President Barack Obama’s re-election campaign aired its first major television advertisement this week, buying $2 million worth of airtime in six critical swing states. The ad is a direct response to Americans for Prosperity, the conservative Super PAC funded by the billionaire Koch brothers that recently launched a national TV spot of its own blasting Obama for his green energy policy.
The rollout comes in the middle of a busy political week: The president was in New York Thursday raising money, the Republicans in South Carolina vote on Saturday, and the State of the Union Address is on Tuesday. By focusing on attacks funded by oil industry titans, the ad attempts to channel public concern about the consequences of Citizens United, the Supreme Court decision handed down two years ago tomorrow that opened the floodgates for groups like Americans For Prosperity to raise unlimited campaign funds from anonymous donors. (They dumped some $40 million into the midterm elections that brought the Tea Party to power in Congress, and their current ad buy is estimated at over $6 million.)
The Obama ad, which is 30 seconds long and features a conventional mix of pictures of the president interspersed with video of wind turbines, is running in Iowa, Michigan, North Carolina, Ohio, Virginia, and Wisconsin. The narrator casts doubt on claims about the White House’s involvement with the now-bankrupt green energy company Solyndra, warns of “secretive billionaires attacking President Obama,” touts new ethics reforms, and points out, “For the first time in 13 years, our dependence on foreign oil is below 50 percent.” (Watch the ad below).
The attack on the president that elicited so fierce a response was actually just the latest in a TV campaign begun in November by Americans for Prosperity to keep the Solyndra issue in the news. A senior Obama campaign official told The National Memo that not every Super PAC ad will warrant a response, but third-party attacks fueled by oil money are rather low-hanging fruit. In 2008, Obama consistently went after Republican nominee John McCain for proposing “$4 billion in tax breaks to oil companies” — and the oil emphasis here suggests the campaign thinks it can revive a tactic that worked for them in the past, tarring attacks on the president as corrupted by oil money.
The TV campaign also coincides with widespread efforts by the Obama team to shore up the president’s political standing, which despite the Republican primary circus, still compares unfavorably with the last two presidents who won re-election. A Pew poll released Thursday afternoon puts the president’s job approval rating at 44 percent; George W. Bush began 2004 with 56 percent approval and Bill Clinton entered his re-election year with exactly 50 percent of the public approving of his performance.
When the White House scuttled the Keystone XL pipeline, environmental activists — some of whom are wealthy liberal donors who had been waiting for the president to side with them on their top issue — cheered. Also this week, the president came out against SOPA, the anti-piracy Internet legislation that is facing a massive populist backlash from both the Tea Party and tech giants like Google, Wikipedia, and Facebook.
Even Obama’s more conservative supporters like Montana Democratic Gov. Brian Schweitzer, who supported the Keystone pipeline, were evidently pleased with how he handled it, laying the blame squarely at the feet of the GOP in a show of election-year solidarity.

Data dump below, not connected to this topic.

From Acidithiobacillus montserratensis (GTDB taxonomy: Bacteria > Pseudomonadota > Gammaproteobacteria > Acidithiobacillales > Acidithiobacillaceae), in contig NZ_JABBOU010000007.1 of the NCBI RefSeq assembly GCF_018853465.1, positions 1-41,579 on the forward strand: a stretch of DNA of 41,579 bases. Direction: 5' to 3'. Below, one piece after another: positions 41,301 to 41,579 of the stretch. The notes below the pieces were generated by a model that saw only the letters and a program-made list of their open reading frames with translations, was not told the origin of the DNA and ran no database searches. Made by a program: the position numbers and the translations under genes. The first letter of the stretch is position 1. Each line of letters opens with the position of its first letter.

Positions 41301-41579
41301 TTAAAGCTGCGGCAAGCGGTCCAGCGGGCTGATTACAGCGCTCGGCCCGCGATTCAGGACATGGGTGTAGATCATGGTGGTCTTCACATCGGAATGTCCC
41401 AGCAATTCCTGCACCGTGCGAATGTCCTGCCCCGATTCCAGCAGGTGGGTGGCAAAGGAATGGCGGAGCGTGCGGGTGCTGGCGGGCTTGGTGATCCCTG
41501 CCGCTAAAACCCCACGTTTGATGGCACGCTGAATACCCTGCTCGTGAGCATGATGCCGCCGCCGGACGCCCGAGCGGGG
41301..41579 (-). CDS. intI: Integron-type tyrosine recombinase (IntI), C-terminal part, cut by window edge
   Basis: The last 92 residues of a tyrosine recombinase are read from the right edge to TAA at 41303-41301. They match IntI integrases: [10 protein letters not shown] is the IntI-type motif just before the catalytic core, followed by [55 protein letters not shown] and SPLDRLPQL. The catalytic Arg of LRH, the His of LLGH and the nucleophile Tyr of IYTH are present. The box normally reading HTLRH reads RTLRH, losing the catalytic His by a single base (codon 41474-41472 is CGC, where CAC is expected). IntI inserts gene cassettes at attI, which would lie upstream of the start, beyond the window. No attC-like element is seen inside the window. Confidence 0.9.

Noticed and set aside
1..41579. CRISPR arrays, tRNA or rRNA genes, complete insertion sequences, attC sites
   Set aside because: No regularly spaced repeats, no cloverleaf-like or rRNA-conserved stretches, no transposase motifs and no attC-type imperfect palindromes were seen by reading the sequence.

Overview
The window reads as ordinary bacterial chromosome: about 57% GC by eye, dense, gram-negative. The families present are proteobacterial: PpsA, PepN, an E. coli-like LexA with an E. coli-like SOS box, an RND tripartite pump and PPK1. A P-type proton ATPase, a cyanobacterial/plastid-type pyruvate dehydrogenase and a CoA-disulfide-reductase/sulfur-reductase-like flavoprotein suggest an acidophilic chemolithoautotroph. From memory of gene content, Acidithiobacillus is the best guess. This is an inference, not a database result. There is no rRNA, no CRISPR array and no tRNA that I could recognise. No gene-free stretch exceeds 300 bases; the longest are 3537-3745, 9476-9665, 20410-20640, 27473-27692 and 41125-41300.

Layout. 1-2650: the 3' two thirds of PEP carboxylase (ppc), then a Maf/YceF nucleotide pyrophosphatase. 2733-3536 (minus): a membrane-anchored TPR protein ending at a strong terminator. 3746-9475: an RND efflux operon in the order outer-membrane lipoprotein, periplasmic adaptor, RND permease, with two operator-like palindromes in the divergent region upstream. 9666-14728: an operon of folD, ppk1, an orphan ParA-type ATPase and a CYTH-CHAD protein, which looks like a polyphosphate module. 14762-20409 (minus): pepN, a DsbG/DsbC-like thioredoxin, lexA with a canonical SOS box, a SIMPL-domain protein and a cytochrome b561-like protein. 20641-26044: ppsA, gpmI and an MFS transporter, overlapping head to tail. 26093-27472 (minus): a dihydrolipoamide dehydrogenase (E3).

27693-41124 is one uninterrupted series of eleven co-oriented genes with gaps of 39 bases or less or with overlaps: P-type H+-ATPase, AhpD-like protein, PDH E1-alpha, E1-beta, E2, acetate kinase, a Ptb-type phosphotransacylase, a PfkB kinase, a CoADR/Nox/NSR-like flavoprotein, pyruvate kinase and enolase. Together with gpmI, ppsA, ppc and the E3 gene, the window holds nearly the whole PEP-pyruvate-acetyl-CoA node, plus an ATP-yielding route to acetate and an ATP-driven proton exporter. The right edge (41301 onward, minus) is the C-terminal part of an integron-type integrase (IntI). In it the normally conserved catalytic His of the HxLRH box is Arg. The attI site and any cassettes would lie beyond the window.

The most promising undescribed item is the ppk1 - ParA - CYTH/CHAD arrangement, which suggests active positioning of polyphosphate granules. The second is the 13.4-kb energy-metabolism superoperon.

“As chief executive of Montana, if they ask me to approve of a pipeline with an incomplete application, I would have to reject it and I am the biggest proponent of this pipeline in America,” Schweitzer said on MSNBC early Thursday afternoon. “These jokers in Congress that are trying to force the president to approve of an incomplete application are just making mischief. They’re not helping to us develop energy.”
Speaking to The National Memo later Thursday, Schweitzer praised Obama’s record on green jobs and expanded on his critique of the Republicans setting the agenda in Washington.
“They demanded to add this language [to an earlier funding bill] that the president must approve of the Keystone pipeline even before TransCanada knew the route. That’s politics: they’re asking pigs to fly. Pigs don’t fly. I know it and you know it, but members of Congress…”
Obama’s Manhattan visit included a private meeting with Jewish leaders, an event at director Spike Lee’s house, and a fundraiser at the Apollo theater featuring performances by Al Green and Gladys Knight. His campaign recently announced that it raised $42 million in the last three months of 2011, matching George W. Bush’s numbers for the same period in 2003.
“We had to do something about our oil addiction,” Obama said during his speech at the Apollo before detailing increased fuel efficiency standards, his administration’s student loan reforms, and the benefits of the health care bill. “That’s what change is.”
In his State of the Union, the president could well speak to the new environment of unregulated campaign finance, a year after he made headlines for openly criticizing the Supreme Court’s Citizens United decision with the justices seated before him. The Super PAC madness is one of the few topics on which the president was aggressively partisan before it became a blockbuster political issue. He’ll follow the speech with a three-day, five-state tour that includes Nevada, Colorado, and Iowa, states Bush won in 2004 that Obama carried when he was elected just over three years ago.